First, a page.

"Democrats will keep on attacking Republicans as the 'Party of No.' But as voters grow increasingly skeptical of Obama's scattershot efforts to remake the American economy, that's not necessarily a bad thing.

"Republicans running in 2010 will have to build an agenda centered on spurring job growth. Among other things, candidates could call for using stimulus funds to fund payroll-tax relief and an expanded investment tax credit. This agenda should also include proposals for trimming entitlement spending, but it probably won't.

"During the debate over health-care reform, congressional Republicans emerged as the most dogged defenders of the Medicare status quo. In part, this reflects the fact that those non-college-educated voters who aren't thrilled with President Obama are the same swing voters who weren't thrilled with President Bush's calls for reforming Social Security. A large and growing number of Republican voters consider the middle-class welfare state LBJ built to be as American as apple pie.

"This poses a serious problem for tax-cutting conservatives over the long run. But it's not going to get resolved in 2010. What Republicans can offer is a check on overreaching Democrats, and that might be more than enough."

Steele Trap

That Washington Times scoop about the RNC chairman moonlighting as a paid speaker draws catcalls from the left, including the Washington Monthly's Steve Benen:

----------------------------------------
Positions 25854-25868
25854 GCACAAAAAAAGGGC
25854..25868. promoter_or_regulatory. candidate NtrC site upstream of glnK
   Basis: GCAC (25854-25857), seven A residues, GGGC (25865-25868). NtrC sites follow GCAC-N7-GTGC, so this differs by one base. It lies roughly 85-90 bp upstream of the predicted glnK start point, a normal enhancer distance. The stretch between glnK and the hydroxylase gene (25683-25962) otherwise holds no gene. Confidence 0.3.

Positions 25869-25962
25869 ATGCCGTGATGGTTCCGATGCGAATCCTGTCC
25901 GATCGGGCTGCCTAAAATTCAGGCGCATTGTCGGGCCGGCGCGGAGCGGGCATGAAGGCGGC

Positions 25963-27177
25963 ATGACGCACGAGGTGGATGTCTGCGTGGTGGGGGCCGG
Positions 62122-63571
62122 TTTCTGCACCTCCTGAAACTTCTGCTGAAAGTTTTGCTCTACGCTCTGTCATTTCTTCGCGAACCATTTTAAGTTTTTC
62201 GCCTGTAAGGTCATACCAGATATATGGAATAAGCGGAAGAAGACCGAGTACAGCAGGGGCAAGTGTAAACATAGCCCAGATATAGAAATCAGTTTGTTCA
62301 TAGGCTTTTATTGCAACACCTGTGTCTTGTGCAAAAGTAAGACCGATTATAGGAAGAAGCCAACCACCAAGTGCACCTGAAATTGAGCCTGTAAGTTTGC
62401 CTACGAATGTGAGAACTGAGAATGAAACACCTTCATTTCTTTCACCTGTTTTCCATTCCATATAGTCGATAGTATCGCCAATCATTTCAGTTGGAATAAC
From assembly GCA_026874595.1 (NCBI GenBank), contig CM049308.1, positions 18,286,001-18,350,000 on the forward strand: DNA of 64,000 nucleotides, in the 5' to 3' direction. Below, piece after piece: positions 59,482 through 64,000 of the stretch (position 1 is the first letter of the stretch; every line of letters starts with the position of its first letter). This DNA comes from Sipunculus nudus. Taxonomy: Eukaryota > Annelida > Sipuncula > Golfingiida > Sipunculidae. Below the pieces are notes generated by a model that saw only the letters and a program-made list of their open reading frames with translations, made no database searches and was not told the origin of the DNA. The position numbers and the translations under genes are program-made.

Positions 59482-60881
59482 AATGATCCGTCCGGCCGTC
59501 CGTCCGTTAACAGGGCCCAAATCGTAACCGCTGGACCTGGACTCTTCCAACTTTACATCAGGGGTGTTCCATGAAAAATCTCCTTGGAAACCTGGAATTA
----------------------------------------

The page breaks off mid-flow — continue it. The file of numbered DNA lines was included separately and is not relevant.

"The Republican National Committee has been awfully tolerant of Steele's incompetence, mismanagement, and humiliating gaffes this year. But this is a revelation that may put Steele's job in jeopardy.

"Several former RNC chairmen said on the record that Steele's lucrative little scheme is hard to defend. Frank J. Fahrenkopf Jr., RNC chairman under Reagan, said, 'Holy mackerel, I never heard of a chairman of either party ever taking money for speeches. . . . The job of a national chairman is to give speeches. That's what the national party pays him for.'

"I suspect RNC members may be reluctant to switch chairmen less than a year from the midterm elections. It would be disruptive and embarrassing. On the other hand, is the party really prepared to keep an incompetent chairman who's using his title to line his own pockets?"